Think about it; while the other Avengers have their respectable career paths – Natasha and Clint are S.H.I.E.L.D. agents and connoisseurs of black leather catsuits, Thor is the God of Thunder (which is a pretty big deal), Stark is a genius billionaire playboy philanthropist and Banner is a brilliant scientist slash green rage monster – Rogers has the experience of a man more than twice their age and a distinct advantage when it comes to dealing with the Tesseract; he’s done this dance before, leading an entirely different team (and he was damn successful in doing so).

While Stark and company are giggling about Cap’s confusion as he gains his bearings in a new world, he has the private knowledge that he’s miles ahead of whatever these little punks think they have planned out for their next attack; he’s the stable force that leads the Avengers to success in the middle of chaos. Who isn’t going to listen to their elders?

There are several films that give a nod to the Cap’s plight by sticking some visitors from the past in more modern day settings. Whether intentional or accidental, like our First Avenger’s trip through the freezer, our protagonists too have a difficult time getting adjusted to life outside their comfort zone. Mike Myers and Austin Powers milked three movies out of it. The International Man of Mystery was cryogenically frozen in the 1960s in order to follow his nemesis to the 1990s and finally secure his capture. The British mod playboy, with his ruined teeth, mop of chest hair and flashy suits was immediately out of place 30 years later, and the films made no qualms about constantly pointing this out.

In Bill and Ted’s Excellent Adventure, two brain dead high schoolers come across a time machine and use it to complete their history project. They use it to take real life historical figures, including Abraham Lincoln, Socrates and Napoleon back to the 1980s. There, they get to experience everything the suburbs have to offer, including mall food courts, hot babes and public school. It turns out that they don’t have such a bad time – can you blame them? But while films like Bill and Ted and Austin Powers, or even something senseless like Kate and Leopold take the men from the past and make them the butt of the joke, Rogers isn’t there solely or even mostly for the others’ entertainment; he’s a key force driving the Avengers Initiative, a hero with an old-fashioned earnestness and powerful sense of ethics…even if he’s a little slow with the references sometimes.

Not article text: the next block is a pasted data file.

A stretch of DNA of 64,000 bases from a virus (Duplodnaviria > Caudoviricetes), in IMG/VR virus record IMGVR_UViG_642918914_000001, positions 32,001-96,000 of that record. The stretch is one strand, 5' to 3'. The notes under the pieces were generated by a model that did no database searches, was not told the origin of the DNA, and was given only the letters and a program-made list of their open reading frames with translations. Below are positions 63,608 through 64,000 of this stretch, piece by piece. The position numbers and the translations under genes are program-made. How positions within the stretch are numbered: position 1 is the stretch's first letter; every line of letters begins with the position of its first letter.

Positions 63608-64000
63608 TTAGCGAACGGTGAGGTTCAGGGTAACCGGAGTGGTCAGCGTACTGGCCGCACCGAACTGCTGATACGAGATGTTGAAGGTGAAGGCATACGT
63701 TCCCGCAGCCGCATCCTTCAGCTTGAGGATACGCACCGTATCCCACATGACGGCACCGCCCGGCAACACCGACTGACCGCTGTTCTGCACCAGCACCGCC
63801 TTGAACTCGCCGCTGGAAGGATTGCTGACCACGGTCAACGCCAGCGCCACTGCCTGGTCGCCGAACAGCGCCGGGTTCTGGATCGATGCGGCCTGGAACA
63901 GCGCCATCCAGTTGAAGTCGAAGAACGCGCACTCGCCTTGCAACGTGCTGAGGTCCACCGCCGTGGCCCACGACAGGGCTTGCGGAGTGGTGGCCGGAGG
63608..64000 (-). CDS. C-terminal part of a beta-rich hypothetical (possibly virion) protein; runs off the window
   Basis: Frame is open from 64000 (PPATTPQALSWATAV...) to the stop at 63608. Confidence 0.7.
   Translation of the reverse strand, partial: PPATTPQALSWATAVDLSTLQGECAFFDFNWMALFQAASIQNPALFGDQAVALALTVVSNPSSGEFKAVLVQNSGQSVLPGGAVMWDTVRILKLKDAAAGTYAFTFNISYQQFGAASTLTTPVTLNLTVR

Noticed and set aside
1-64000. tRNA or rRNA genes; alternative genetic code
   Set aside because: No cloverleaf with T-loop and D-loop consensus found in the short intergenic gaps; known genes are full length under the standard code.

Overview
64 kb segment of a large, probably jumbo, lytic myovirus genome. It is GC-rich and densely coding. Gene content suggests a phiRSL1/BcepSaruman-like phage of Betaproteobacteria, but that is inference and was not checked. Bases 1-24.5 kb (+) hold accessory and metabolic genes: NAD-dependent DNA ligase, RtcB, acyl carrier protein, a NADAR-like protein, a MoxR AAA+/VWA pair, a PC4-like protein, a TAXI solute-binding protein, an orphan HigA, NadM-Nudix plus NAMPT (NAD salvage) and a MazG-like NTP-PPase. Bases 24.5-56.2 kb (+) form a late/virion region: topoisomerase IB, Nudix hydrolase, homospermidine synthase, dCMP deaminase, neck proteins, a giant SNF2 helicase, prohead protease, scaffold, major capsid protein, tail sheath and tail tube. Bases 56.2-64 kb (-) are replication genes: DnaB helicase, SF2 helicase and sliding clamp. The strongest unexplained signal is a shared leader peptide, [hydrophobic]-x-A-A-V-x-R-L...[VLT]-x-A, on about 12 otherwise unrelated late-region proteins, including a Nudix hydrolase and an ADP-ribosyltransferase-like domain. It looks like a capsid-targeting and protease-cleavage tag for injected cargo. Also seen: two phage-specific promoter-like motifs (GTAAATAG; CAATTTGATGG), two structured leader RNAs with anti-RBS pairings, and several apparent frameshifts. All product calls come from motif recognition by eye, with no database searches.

Plus, there’s one reference that Rogers will get every time. When Nick Fury wants to know how Loki used the Tesseract to turn “two of the sharpest men I know into his personal flying monkeys,” you can bet the red white and blue Rogers understood what he was talking about – and he was pretty damn proud of it.

But let’s analyze for a moment what’s on that little notepad he’s keeping in Winter Soldier; there’s still clearly a lot Rogers needs to learn about the world and what’s happened without him in it. And that notepad changes depending on where the movie is playing. Are these the things he’s most particularly interested in, or is this just what puzzles him the most? The cultural revolution of Kurt Cobain and Thai food would understandably be a little overwhelming for a wholesome all-American boy from the 1940s.

It’s good to know that he’s already seemingly tackled Star Wars, if anything, off this list. Even before learning about the moon landing or how the Berlin Wall got put up or was taken down. Priorities are priorities, Cap.